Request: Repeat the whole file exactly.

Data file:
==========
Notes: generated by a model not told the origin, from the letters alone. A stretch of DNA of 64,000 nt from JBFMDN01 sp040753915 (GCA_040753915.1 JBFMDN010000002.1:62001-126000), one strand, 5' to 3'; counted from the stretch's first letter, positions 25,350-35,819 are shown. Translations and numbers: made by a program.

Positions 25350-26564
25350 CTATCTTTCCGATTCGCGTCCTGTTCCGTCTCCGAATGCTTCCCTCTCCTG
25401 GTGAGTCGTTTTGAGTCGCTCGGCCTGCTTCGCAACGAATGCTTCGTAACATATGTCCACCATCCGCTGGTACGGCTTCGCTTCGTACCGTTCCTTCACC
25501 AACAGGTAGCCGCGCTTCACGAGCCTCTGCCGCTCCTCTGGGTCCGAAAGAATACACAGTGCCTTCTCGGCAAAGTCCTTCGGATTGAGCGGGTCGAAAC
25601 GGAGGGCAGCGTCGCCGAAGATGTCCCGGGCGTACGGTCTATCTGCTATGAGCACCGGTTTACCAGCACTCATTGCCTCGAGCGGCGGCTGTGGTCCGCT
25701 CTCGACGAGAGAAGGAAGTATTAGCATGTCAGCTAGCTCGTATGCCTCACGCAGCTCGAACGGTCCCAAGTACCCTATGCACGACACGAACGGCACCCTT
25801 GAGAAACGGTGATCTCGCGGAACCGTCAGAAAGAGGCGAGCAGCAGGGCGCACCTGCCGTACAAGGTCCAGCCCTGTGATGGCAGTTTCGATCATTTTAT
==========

Notes: generated by a model not told the origin, from the letters alone. A stretch of DNA of 64,000 nt from JBFMDN01 sp040753915 (GCA_040753915.1 JBFMDN010000002.1:62001-126000), one strand, 5' to 3'; counted from the stretch's first letter, positions 25,350-35,819 are shown. Translations and numbers: made by a program.

Positions 25350-26564
25350 CTATCTTTCCGATTCGCGTCCTGTTCCGTCTCCGAATGCTTCCCTCTCCTG
25401 GTGAGTCGTTTTGAGTCGCTCGGCCTGCTTCGCAACGAATGCTTCGTAACATATGTCCACCATCCGCTGGTACGGCTTCGCTTCGTACCGTTCCTTCACC
25501 AACAGGTAGCCGCGCTTCACGAGCCTCTGCCGCTCCTCTGGGTCCGAAAGAATACACAGTGCCTTCTCGGCAAAGTCCTTCGGATTGAGCGGGTCGAAAC
25601 GGAGGGCAGCGTCGCCGAAGATGTCCCGGGCGTACGGTCTATCTGCTATGAGCACCGGTTTACCAGCACTCATTGCCTCGAGCGGCGGCTGTGGTCCGCT
25701 CTCGACGAGAGAAGGAAGTATTAGCATGTCAGCTAGCTCGTATGCCTCACGCAGCTCGAACGGTCCCAAGTACCCTATGCACGACACGAACGGCACCCTT
25801 GAGAAACGGTGATCTCGCGGAACCGTCAGAAAGAGGCGAGCAGCAGGGCGCACCTGCCGTACAAGGTCCAGCCCTGTGATGGCAGTTTCGATCATTTTAT